Previous studies have shown that subcutaneous administration of low doses of morphine increase, while subcutaneous naloxone decreases, ethanol-intake in rats. However, the site of action of morphine modulation of ethanol-intake remains unclear. In an attempt to elucidate this issue, seven graded doses of morphine were given intracerebroventricularly to rats 15 min prior to an opportunity to consume water and sweetened alcoholic beverage for 2 hr. Two lower doses of intracerebroventricular morphine reliably increased ethanol-intake, while higher doses decreased intake of water. Preference ratios were reliably increased by morphine doses of 1 {mu}g and higher. The present data provide support for a central site of morphine modulation of ethanol-intake.

  12. Molecular interactions between DPPC and morphine derivatives: a DSC and EPR study.

    PubMed

    Budai, M; Szabó, Zs; Szogyi, M; Gróf, Pál

    2003-01-01

    The interaction between different morphine derivatives (morphine, codeine, N-methyl-morphine, N-methyl-codeine) and alpha-L-dipalmitoyl phosphatidylcholine (DPPC) liposomes was studied with differential scanning calorimetry (DSC) and electron paramagnetic resonance (EPR) spectroscopy. Small unilamellar DPPC-liposomes with the given morphine-derivative were prepared by sonication. The size distribution of liposomes was checked by dynamic light scattering (DLS). The amount of entrapped morphine was determined spectrophotometrically. Our results indicate that the morphine and its derivatives principally interact with the lipid head groups, and this interaction leads to a decrease in the mobility of the polar head groups, especially in case of codeine and N-methyl-codeine. PMID:12480289

  13. Tablets for Timely Design Documentation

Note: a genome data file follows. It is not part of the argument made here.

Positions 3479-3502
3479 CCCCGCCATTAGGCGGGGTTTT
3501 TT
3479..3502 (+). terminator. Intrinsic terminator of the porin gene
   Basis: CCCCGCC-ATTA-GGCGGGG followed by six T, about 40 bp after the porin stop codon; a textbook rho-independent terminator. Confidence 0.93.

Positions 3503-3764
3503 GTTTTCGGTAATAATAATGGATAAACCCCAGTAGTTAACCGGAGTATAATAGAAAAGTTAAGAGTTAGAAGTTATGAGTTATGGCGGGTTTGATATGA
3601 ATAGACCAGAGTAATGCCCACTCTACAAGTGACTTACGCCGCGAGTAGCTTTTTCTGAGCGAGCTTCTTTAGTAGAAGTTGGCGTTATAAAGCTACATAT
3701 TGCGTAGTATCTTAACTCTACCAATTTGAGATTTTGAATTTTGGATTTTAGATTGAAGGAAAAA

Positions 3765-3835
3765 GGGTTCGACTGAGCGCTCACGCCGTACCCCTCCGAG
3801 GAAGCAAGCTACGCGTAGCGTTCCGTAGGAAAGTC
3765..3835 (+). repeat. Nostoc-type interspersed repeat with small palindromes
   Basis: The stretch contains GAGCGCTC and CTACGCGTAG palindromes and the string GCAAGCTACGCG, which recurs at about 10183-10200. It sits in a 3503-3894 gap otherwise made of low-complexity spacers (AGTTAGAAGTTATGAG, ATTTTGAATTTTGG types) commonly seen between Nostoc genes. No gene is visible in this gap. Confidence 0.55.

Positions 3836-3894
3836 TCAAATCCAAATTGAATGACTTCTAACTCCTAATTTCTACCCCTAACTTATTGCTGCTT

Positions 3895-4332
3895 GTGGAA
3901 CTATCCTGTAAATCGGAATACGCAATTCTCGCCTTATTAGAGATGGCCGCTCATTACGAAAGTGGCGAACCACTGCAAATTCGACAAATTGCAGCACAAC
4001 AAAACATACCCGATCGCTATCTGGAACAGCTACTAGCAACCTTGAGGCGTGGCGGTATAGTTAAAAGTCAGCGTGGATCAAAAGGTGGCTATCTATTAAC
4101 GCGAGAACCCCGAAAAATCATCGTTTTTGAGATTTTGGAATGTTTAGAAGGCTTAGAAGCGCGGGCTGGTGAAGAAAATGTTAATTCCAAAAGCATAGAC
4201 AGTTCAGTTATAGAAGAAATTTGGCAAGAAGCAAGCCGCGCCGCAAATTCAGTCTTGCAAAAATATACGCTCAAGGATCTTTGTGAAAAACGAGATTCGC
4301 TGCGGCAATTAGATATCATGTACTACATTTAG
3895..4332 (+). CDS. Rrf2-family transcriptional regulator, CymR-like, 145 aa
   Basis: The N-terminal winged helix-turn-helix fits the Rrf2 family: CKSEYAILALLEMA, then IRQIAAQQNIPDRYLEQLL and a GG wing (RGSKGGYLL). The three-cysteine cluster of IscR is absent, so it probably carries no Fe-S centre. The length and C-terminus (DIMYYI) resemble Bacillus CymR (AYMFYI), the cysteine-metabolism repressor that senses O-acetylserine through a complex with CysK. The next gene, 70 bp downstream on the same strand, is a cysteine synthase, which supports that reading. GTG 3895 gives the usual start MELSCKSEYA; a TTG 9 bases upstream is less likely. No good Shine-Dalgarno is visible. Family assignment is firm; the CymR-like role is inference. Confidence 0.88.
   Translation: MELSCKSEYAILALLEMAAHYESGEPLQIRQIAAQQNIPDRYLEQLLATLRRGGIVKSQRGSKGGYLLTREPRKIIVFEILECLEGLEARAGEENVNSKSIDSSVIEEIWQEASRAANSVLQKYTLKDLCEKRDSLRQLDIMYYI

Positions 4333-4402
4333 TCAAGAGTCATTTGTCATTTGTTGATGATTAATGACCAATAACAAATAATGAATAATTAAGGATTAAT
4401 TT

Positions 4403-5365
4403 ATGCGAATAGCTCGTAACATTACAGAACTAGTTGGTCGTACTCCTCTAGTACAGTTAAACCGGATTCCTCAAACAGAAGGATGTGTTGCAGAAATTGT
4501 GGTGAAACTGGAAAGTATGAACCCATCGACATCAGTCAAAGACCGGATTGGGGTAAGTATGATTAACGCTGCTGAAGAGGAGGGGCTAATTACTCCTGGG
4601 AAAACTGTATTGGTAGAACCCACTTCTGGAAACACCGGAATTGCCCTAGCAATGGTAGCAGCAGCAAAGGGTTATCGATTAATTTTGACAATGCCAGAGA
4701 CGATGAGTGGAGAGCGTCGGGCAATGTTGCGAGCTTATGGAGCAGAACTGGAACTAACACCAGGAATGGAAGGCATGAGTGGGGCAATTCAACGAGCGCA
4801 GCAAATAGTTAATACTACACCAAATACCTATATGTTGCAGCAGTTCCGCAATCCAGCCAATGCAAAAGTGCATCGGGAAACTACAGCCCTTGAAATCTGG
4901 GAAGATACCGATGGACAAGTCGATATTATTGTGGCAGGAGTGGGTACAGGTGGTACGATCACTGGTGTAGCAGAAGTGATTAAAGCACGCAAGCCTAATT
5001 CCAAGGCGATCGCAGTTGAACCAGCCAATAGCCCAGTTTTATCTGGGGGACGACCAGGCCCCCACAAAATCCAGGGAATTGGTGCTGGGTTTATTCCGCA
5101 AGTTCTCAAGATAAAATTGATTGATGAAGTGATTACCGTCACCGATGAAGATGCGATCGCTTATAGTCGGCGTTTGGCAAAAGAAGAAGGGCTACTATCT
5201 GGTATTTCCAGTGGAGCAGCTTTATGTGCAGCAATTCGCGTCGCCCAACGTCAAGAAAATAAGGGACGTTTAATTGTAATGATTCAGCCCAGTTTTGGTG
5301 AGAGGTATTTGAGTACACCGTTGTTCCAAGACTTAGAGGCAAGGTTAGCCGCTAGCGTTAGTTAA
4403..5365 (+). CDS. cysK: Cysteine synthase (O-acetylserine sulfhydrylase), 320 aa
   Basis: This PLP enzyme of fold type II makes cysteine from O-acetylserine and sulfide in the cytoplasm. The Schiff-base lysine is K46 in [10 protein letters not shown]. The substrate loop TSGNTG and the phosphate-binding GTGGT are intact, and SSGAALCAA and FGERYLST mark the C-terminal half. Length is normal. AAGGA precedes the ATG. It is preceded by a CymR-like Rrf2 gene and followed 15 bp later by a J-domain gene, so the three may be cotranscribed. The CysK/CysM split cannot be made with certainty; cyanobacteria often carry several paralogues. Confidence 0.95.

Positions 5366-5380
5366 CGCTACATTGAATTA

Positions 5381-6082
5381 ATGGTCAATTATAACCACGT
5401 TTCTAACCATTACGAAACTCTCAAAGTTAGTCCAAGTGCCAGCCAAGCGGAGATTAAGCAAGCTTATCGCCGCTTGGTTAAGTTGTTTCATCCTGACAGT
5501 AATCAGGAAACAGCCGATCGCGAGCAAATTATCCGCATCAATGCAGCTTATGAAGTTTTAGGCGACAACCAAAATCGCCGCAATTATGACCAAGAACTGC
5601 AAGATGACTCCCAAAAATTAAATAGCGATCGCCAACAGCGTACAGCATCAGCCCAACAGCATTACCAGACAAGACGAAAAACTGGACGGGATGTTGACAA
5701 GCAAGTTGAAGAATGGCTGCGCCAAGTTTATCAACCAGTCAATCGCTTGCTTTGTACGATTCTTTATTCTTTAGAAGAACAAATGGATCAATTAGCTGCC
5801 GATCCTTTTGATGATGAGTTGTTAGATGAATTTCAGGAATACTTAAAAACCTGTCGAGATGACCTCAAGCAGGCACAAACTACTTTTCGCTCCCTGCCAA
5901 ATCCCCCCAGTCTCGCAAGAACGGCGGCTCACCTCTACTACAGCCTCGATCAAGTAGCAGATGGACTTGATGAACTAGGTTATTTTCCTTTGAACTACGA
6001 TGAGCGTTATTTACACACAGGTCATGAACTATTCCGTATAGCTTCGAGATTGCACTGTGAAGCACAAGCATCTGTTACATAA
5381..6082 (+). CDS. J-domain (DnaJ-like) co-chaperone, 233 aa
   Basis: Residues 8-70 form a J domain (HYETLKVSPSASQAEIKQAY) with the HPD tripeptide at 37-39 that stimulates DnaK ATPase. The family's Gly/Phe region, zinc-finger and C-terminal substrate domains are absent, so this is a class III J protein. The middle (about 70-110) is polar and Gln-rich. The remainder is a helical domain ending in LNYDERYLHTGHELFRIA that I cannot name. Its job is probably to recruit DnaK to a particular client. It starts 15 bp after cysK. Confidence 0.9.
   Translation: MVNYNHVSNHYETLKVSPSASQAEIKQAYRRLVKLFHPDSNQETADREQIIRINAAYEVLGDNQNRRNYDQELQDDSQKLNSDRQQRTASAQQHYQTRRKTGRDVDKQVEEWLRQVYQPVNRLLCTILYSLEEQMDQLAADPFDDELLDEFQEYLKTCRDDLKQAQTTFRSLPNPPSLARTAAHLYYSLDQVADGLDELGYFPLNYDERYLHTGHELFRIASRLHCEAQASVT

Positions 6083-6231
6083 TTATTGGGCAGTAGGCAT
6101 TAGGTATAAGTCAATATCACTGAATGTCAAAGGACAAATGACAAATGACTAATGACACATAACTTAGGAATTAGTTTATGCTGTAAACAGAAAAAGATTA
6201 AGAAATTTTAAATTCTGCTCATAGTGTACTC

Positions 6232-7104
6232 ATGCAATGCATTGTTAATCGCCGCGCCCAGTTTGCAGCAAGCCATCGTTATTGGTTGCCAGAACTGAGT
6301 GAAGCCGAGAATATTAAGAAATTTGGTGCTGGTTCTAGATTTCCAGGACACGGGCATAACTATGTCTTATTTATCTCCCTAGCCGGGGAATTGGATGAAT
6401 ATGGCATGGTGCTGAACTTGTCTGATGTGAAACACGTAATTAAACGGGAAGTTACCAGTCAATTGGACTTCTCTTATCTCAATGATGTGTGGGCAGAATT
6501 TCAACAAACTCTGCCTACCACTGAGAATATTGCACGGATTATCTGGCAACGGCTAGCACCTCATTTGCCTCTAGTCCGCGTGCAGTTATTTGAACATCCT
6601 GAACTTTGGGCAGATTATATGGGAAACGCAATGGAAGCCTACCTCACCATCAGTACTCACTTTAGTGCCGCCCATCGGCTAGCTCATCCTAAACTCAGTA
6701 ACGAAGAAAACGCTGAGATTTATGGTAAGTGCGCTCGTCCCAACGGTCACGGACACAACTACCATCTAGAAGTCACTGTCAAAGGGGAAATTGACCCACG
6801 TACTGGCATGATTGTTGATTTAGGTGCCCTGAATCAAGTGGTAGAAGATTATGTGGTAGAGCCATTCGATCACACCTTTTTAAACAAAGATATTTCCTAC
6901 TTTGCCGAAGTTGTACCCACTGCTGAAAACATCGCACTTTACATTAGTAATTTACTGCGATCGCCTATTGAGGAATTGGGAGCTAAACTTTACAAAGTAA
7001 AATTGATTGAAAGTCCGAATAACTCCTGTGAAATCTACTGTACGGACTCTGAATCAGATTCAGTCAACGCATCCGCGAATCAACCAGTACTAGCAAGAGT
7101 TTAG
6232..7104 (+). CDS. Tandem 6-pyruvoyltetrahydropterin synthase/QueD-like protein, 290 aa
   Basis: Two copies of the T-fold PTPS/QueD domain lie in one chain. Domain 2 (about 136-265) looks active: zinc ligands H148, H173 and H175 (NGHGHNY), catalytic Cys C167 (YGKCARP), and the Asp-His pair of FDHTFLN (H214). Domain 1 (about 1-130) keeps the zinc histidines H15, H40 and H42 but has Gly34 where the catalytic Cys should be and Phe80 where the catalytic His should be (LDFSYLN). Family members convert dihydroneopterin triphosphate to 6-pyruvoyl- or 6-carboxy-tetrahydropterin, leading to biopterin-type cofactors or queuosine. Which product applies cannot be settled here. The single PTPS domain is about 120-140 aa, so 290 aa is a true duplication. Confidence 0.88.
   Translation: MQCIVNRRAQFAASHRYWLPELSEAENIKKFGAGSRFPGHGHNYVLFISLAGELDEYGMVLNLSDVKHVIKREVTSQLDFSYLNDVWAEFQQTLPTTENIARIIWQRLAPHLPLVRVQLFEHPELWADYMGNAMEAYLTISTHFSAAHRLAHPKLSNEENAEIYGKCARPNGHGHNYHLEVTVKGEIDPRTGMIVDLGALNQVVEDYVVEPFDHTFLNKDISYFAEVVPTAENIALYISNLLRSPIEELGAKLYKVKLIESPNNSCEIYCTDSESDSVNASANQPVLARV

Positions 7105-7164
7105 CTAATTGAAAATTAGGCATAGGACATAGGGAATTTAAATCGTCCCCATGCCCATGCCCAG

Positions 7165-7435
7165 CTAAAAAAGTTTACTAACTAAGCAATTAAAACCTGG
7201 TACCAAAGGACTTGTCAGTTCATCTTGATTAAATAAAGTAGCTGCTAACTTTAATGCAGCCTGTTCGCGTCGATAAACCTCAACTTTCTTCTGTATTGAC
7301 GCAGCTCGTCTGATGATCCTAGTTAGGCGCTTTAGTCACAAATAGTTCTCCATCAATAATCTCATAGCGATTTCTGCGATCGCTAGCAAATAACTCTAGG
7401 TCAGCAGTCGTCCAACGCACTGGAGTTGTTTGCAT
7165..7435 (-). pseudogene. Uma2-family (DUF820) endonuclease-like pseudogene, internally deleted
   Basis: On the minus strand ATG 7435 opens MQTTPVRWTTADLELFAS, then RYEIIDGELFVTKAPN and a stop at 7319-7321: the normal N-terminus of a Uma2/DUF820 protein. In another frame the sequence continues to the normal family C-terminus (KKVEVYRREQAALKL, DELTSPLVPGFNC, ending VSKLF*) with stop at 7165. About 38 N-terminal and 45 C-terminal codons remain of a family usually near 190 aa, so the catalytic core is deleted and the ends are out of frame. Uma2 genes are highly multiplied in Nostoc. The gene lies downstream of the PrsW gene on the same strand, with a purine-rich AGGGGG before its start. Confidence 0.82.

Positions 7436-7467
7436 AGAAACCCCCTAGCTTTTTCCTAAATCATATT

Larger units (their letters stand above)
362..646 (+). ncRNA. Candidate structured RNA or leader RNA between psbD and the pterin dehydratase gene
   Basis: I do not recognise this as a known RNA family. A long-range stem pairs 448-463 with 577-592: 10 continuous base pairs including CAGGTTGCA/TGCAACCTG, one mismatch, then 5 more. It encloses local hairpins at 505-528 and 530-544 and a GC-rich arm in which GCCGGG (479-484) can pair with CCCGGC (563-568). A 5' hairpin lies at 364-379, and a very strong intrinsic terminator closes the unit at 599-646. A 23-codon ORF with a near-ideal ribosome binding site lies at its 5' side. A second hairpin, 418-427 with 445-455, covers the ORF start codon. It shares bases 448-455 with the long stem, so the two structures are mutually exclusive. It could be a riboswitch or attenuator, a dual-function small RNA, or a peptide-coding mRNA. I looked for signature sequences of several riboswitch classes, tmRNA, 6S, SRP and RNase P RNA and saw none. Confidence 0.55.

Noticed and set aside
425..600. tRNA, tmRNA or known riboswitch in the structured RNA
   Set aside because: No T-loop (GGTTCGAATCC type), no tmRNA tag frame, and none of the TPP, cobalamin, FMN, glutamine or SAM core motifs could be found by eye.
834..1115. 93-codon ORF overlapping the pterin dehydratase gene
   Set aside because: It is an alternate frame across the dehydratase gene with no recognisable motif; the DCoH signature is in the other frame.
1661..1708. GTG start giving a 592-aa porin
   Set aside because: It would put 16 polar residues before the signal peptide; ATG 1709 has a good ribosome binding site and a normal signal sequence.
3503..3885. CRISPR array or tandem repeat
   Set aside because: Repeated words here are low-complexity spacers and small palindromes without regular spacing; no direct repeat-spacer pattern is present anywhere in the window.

NSDL National Science Digital Library

    Brown, Cordelia

    One of the biggest challenges we have experienced in supervising digital systems senior design projects is the quality and completeness of the individual lab notebooks. Of the five outcomes we continuously track for this capstone course, the lab notebooks have consistently received the lowest quantitative scores. A significant improvement was achieved three years ago when we transitioned from carbon paper and pen notebooks to on-line (HTML) notebooks. Many teams took advantage of (and put to good use) the ability to post digital pictures of prototyping setups, provide hyperlinks to all their device datasheets, post their latest schematics and software listings for evaluation, and post video clips of their project in action (as verification of their project success criteria). The primary drawback has been the need for students to be in front of a networked computer to make lab notebook entries; consequently, the notebook updates still tended to be done in spurts (typically after the fact) rather than in real time. Project work (and inspiration), in fact, does not always occur in a lab setting, where networked computers are readily available, nor does it occur when all team members are working in the same physical location. Our hypothesis is that equipping each project team with wireless Tablet PCs should not only significantly improve the spontaneity (and regularity) with which the on-line lab notebooks are updated, but also facilitate collaboration among team members working on the design project at different locations. An HP Technology for Teaching Grant has provided a critical mass of Tablet PCs to test this hypothesis. A description of how the equipment provided is being utilized, along with a discussion of the preliminary results obtained, is presented in this paper.